EPA is also working on finalizing in June a rule that would allow renewable fuels made from landfill biogas, as well as isobutanol, to qualify for advanced biofuel credit under the RFS. The agency also plans to release in June a final rule that’s been in progress for more than a year creating a quality assurance program for renewable fuel credits, a measure meant to root out fraud that’s dogged the biodiesel industry. Both rules are currently at the White House for review.
EPA also plans to complete by the end of the year a high-profile review of its ozone standard, which was last set in 2008 at a level of 75 parts per billion. The agency’s Clean Air Scientific Advisory Committee is scheduled to hold a teleconference meeting tomorrow to issue a recommendation on where the agency should set the standard. The agency is under court order to propose a draft ozone rule by Dec. 1 and to finalize it by October 2015.
The agenda also sets a target date for a controversial regulation aimed at clarifying which streams, creeks and wetlands receive protection under the Clean Water Act to be finalized in April of next year. The Obama administration unveiled its proposed rule in late March, and the comment period is set to close July 21. Congressional Republicans and a number of industry groups have staunchly opposed the proposal and vowed to fight it, including through this year’s appropriations process.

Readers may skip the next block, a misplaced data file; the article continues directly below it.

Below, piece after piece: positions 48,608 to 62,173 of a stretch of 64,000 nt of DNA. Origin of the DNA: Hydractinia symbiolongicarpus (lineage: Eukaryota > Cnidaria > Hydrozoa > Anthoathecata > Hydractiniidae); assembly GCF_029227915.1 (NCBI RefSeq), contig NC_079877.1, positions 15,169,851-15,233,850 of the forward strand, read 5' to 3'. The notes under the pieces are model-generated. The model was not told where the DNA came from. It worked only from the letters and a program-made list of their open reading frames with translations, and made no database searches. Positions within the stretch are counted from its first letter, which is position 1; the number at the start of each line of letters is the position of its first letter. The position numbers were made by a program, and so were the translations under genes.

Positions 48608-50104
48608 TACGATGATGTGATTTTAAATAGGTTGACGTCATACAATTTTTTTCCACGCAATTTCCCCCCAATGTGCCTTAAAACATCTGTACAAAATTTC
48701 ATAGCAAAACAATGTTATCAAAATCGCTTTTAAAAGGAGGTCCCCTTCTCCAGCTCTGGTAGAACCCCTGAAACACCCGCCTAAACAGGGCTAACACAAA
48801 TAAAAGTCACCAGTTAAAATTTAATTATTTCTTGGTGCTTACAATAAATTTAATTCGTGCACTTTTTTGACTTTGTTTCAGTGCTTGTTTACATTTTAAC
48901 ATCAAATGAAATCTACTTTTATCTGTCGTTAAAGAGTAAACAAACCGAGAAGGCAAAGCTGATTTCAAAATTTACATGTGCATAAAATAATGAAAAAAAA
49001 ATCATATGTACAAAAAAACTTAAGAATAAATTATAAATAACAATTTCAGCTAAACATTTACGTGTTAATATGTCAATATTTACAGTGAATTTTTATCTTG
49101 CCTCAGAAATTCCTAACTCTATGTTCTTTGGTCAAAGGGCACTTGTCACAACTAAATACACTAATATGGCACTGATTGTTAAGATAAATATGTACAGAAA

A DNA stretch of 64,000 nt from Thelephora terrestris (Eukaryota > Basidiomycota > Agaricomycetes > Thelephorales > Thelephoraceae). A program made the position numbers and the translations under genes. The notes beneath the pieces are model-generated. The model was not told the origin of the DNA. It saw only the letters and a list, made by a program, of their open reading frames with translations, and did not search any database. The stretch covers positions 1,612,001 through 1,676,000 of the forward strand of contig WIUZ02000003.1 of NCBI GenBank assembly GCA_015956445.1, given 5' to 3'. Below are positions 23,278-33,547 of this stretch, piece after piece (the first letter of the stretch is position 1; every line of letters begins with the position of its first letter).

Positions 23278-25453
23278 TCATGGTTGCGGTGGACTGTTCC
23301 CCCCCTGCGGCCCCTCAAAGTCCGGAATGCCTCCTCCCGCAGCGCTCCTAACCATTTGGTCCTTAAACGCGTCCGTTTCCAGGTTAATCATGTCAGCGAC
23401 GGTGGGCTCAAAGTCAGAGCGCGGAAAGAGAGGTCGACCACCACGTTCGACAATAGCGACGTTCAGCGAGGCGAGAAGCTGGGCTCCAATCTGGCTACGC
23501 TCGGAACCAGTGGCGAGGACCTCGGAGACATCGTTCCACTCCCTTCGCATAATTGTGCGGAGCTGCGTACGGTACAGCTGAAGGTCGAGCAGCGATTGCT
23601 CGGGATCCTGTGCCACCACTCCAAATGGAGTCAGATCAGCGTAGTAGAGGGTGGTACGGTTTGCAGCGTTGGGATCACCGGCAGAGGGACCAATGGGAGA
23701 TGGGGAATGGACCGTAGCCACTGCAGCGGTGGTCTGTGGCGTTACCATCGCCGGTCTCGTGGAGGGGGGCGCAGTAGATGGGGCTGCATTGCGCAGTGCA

Coal and mining
The federal Office of Surface Mining predicts it will propose its controversial stream protection rule, meant to safeguard waterways from coal strip mining, by December of this year.
The agency has been working on the rulemaking for several years to replace a President George W. Bush-era standard, which a federal judge struck down earlier this year.
Another pending OSM proposal would protect states from liability for using coal mine reclamation dollars for abandoned hardrock mine cleanups. The rule would only apply to states that have finished cleaning up their priority coal mines. Sen. Jon Tester (D-Mont.) was a catalyst behind the measure.
OSM is also working on proposals to govern the temporary shutdown of mines, the use of coal ash in mining and coal slurry impoundment safety.